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Systematic Reviews and Evidence Synthesis Guide Ask Us

Guide Sections


Evidence Synthesis (and Systematic Reviews)

Evidence synthesis is a form of research that includes dozens of types of reviews that all share a set of core methodologies, and that (in addition to systematic reviews) also includes umbrella reviews, clinical guidelines, rapid reviews, scoping reviews, meta-analyses, and more. The purpose of a evidence synthesis is to take all the available evidence on a topic and draw conclusions based on the amount and strength of the evidence available.

How Evidence Syntheses Differ from Literature Reviews

There’s a lot of confusion surrounding evidence synthesis, with the biggest source of confusion being how evidence syntheses differ from literature reviews. In short, though, literature reviews are scans of the literature that place a research project in context. They discuss, argue, highlight and support the hypothesis upon which the project is based.  Literature reviews make an argument for the project; evidence syntheses are the project and contain literature reviews that argue for them and place them in context.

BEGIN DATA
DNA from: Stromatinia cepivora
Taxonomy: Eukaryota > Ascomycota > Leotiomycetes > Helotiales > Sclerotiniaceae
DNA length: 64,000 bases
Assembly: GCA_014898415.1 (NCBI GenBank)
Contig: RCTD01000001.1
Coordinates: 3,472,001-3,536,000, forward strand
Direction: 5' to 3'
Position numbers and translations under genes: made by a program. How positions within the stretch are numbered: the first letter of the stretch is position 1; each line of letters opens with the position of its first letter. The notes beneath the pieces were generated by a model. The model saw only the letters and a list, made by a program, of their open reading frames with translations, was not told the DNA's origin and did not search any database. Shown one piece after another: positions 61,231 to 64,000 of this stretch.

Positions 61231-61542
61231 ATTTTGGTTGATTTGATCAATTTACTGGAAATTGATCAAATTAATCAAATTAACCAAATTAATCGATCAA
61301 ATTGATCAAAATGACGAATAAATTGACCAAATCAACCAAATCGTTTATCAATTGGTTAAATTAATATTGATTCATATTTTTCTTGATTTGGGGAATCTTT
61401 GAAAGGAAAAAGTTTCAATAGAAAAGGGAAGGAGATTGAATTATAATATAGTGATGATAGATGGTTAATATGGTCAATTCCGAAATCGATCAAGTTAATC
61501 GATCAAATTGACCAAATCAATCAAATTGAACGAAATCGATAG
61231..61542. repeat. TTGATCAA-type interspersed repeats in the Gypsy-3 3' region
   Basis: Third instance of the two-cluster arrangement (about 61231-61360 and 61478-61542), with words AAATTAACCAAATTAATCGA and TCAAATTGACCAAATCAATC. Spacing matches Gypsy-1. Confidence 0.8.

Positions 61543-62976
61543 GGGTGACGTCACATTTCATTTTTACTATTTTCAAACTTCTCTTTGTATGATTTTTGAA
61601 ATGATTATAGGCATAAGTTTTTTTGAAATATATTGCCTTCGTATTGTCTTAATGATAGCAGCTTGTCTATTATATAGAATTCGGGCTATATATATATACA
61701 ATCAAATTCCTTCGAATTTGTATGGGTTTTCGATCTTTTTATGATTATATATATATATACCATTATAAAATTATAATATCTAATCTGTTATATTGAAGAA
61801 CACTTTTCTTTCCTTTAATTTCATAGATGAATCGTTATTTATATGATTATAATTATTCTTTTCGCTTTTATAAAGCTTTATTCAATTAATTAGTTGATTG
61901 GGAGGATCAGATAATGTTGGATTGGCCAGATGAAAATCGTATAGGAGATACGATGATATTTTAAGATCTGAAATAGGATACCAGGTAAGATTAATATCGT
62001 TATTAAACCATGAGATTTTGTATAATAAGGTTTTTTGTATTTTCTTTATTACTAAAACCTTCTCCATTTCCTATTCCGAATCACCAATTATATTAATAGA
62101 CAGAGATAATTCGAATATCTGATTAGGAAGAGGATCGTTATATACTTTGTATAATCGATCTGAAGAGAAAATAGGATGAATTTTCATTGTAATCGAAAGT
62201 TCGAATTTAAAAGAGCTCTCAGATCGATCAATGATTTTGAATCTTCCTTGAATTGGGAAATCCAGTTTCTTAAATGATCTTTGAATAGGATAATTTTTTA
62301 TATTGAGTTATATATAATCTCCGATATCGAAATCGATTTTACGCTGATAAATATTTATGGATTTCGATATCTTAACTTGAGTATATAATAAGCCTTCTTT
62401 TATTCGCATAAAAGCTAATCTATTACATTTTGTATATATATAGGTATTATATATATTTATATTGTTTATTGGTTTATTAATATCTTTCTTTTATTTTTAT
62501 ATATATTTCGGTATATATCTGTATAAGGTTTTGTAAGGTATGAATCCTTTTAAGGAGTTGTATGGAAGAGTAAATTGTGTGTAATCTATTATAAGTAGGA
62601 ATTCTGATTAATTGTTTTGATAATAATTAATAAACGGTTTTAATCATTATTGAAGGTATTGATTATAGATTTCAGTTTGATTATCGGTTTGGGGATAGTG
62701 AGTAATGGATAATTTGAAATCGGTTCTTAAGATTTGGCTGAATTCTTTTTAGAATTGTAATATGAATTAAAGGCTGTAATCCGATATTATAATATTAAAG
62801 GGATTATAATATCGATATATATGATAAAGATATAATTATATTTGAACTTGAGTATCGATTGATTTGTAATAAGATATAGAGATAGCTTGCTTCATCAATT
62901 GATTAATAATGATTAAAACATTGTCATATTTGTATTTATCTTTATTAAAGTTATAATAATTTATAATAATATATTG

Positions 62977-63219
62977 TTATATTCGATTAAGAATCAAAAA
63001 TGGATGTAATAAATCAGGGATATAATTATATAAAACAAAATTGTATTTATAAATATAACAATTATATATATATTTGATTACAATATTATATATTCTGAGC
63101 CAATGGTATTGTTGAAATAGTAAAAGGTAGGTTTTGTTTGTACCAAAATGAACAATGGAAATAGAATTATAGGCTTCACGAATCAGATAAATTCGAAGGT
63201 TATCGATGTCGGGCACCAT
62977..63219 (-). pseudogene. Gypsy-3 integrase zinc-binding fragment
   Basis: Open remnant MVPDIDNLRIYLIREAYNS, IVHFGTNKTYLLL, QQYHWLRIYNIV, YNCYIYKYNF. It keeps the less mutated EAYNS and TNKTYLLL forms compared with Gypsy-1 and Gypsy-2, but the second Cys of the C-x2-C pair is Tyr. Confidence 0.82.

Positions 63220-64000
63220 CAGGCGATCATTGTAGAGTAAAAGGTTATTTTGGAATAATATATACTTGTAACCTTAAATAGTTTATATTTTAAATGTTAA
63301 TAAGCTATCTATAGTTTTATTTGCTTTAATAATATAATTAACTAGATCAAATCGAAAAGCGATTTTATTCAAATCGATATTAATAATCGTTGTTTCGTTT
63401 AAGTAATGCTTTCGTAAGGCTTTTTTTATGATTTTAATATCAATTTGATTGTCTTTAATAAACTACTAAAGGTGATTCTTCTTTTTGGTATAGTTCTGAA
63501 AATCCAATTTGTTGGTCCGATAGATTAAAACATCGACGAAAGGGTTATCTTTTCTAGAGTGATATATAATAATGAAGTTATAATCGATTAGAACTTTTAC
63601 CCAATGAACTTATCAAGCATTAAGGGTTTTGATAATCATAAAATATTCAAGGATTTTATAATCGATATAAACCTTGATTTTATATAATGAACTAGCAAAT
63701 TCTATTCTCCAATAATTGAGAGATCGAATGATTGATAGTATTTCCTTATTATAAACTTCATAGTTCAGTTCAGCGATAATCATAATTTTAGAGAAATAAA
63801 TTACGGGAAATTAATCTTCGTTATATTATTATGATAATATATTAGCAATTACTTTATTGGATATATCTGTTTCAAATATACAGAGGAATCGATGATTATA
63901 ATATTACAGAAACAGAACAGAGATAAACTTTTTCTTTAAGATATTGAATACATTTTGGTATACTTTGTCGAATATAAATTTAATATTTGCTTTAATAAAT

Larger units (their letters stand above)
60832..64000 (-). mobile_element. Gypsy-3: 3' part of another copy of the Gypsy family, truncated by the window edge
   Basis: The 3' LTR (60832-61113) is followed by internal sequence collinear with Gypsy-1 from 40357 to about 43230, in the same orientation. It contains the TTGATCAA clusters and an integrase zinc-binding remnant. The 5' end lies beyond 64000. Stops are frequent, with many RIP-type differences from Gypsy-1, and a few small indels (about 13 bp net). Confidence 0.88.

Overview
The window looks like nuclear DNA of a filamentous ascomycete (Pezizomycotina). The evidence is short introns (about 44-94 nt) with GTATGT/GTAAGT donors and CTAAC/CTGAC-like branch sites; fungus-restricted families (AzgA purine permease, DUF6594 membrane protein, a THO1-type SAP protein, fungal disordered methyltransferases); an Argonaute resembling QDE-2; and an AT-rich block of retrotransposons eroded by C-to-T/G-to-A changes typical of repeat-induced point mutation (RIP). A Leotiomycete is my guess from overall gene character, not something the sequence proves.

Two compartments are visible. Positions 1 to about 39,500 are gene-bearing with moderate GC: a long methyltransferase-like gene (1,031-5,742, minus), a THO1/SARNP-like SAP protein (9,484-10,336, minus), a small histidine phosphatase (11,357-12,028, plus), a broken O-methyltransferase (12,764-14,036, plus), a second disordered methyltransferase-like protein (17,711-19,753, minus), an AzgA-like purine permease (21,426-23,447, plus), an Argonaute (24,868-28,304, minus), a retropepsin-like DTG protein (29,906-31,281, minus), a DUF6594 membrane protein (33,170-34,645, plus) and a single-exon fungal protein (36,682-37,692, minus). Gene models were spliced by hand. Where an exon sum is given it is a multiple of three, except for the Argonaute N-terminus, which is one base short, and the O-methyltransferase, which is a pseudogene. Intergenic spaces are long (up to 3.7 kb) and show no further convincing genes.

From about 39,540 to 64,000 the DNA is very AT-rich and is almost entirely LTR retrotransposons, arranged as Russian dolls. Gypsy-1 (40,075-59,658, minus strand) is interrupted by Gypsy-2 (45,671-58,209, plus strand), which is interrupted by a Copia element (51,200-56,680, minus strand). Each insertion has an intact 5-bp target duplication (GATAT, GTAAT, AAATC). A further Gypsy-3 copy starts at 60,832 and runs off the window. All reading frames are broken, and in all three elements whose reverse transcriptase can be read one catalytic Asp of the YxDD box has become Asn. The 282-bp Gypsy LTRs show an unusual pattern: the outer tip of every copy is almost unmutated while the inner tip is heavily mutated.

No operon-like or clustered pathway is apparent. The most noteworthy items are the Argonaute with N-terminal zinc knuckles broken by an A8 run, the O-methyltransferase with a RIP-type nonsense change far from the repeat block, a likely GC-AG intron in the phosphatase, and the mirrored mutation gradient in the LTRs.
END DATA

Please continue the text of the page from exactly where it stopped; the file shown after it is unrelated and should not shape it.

Evidence Synthesis

Literature Review


Answers a specific research question, identifies evidence gaps, evaluates research in a field, or otherwise examines a highly specific research area in order to draw conclusions or inform practice / further research. Summarizes a topic that may be either broad or narrow

Search Strategy

Uses a pre-determined systematic, comprehensive and replicable search strategy.

Often includes searches of grey literature sources to reduce the risk of publication bias affecting the results.

Searching may be done organically and in a non-prescribed manner.


Selection and inclusion criteria

Systematic search strategy

Appraisal of existing research

Synthesis of findings

Summary of the literature

Context for the paper

Hypotheses or thesis statements


Last modified on December 2, 2023 17:05